What Causes Tooth Decay?
Tooth decay is one of the most common dental problems, yet many people are unaware of what it is or how to treat it. This article will provide an overview of tooth decay, its causes, and treatment options.
Symptoms of Tooth Decay
Tooth decay can cause a number of symptoms, including the likes of
- Pain when eating or drinking hot, cold, or sweet foods and drinks
- Visible holes in your teeth
- Black or brown staining on your teeth
- Pain when biting down on your teeth
- Gum inflammation and bleeding
- Bad breath
Dentists and Tooth Decay
See your dental office regularly so that early-stage tooth decay can be treated as soon as possible and prevention of tooth decay can begin. Cavities are much easier and less expensive to treat in the early stages. Dentists can usually detect cavities and other problems with a simple exam or x-ray.
Treatments for Tooth Decay
Just because you have a cavity (or two) doesn’t mean you’re destined for a life of dental nightmares! There are a range of treatment options available to you, depending on the severity of the decay. Let’s go through them in more detail.
Fluoride treatments are a type of dental treatment that helps to prevent tooth decay. Fluoride is a mineral that is found in many foods and water supplies, and it helps to keep teeth healthy and strong. Fluoride treatments can be done in a dentist’s office or at home, and they can help to protect teeth from cavities and other problems.
Dental fillings are used to treat tooth decay, which is the breakdown of the tooth enamel due to acid. Bacteria in the mouth produce this acid that causes cavities. Fillings are used to fill in the cavities and prevent further decay. There are several different types of fillings, including amalgam (silver), composite (tooth-colored), and gold.
Dental crowns are a type of tooth restoration that covers the entire tooth surface above the gum line. They are used to treat tooth decay, as well as to protect teeth that are at risk of decay. Crowns can also be used to improve the appearance of teeth that are discolored or misshapen. As explained earlier, tooth decay is caused by bacteria that produce acids that eat away at the tooth enamel. The best way to treat tooth decay is to remove the decay and then place a dental crown over the tooth.
Root canal therapy
Root canals are a type of dental procedure used to treat tooth decay. The procedure involves removing the damaged or infected tissue from the tooth, as well as the nerve and blood vessels. Root canals are usually performed by dentists, but can also be performed by oral surgeons. The procedure can be performed on both adults and children and is usually covered by dental insurance.
Preventing Tooth Decay
Tooth decay is a common problem that can lead to a number of serious dental health issues. It is important to take steps to prevent tooth decay, as it can be difficult to treat once it has developed. There are various preventative dental services available, but here are a few you can incorporate into your routine today.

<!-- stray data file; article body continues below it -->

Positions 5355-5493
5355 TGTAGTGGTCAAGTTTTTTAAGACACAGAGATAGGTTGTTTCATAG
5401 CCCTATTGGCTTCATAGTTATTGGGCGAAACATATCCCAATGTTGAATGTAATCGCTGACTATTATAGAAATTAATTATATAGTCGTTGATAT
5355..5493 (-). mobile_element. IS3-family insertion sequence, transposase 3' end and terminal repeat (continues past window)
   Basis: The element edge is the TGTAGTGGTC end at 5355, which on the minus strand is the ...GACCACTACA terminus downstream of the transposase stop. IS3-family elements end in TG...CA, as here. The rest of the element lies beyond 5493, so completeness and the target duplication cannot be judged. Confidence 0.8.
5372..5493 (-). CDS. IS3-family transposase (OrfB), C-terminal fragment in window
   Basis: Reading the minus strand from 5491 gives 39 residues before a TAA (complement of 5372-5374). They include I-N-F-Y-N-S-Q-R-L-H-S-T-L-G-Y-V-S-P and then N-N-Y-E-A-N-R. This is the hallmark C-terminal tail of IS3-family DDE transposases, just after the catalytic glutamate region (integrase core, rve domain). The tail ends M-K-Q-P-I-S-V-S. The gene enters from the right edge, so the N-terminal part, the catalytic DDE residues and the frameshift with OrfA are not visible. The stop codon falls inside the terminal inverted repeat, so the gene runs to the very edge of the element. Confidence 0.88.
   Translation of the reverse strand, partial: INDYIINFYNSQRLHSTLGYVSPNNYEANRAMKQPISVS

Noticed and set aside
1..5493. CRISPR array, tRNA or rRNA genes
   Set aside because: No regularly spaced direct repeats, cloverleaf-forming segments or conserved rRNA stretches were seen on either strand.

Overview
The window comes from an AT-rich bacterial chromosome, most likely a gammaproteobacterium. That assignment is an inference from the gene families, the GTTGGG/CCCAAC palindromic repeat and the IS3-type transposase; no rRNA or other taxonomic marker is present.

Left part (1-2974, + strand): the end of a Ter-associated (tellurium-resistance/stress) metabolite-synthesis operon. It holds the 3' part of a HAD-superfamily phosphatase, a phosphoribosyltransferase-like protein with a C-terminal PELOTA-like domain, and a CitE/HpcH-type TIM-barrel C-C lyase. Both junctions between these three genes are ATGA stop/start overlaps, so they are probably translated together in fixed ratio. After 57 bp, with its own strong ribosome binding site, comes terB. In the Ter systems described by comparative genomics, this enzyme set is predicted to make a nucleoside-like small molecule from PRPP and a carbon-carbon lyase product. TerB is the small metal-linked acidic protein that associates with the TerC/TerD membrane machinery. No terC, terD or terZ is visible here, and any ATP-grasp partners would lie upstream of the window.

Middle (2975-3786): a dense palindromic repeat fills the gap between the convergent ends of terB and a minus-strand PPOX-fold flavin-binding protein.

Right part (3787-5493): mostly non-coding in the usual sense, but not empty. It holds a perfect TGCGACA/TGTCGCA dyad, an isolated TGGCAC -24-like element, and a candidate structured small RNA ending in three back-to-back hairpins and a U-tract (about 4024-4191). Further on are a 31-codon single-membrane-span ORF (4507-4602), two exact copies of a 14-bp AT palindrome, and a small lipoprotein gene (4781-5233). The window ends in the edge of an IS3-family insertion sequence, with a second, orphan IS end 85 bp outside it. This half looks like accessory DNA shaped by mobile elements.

- Visit your dentist regularly
- Cut down on sugary foods
- Brush and floss your teeth regularly
- Avoid tobacco use
How Plaque Causes Tooth Decay
Tooth decay is caused by plaque, a sticky film of bacteria that forms on teeth. Bacteria in the plaque produce acids that eat away at tooth enamel, the hard outer layer of the tooth. If tooth decay is not treated, it can lead to cavities.
Once cavities have formed in the enamel, plaque and bacteria can reach the dentin (the softer, bone-like material beneath the enamel). Because dentin is softer than enamel, the process of tooth decay accelerates.
Without treatment, bacteria invade the pulp (the soft center of the tooth that contains nerves and blood vessels). At this stage, the nerves are exposed to bacteria, which usually causes pain in the tooth.
The bacteria can cause an abscessed tooth in the pulp, and the infection can spread to the bone and cause another type of abscess.
Risk Factors for Tooth Decay
There are many risk factors for tooth decay, including poor oral hygiene, a high-sugar diet, and dry mouth. Here are a few other common risk factors for tooth decay:
Location of the tooth
Often, it’s the back teeth most at risk, due to their many grooves and pits which can collect food particles and contribute to plaque build-up if not thoroughly cleaned.
Not enough fluoride.
Fluoride is a naturally occurring mineral, which helps prevent tooth decay and can even reverse the earliest stages of tooth damage!
Heartburn or gastroesophageal reflux disease can cause stomach acid to flow into the mouth, which wears away enamel and causes significant damage to teeth. This exposes more dentin to attack by bacteria, leading to tooth decay. Your dentist may recommend that you see a specialist to determine if gastric reflux is the cause of your enamel loss.
Stomach acid produced by repeated throwing up washes over teeth and begins to dissolve enamel. Eating disorders can also affect saliva production and dry mouth? You guessed it, another risk factor for tooth decay.
Need Help with Tooth Decay?
There are a number of ways to treat tooth decay, but the best way to prevent it is to practice good oral hygiene and to be aware of the foods you eat that can contribute to it. If you think you may have a problem with tooth decay, it is important to seek professional dental help. Find the Jefferson Dental & Orthodontics location nearest you, then book an appointment!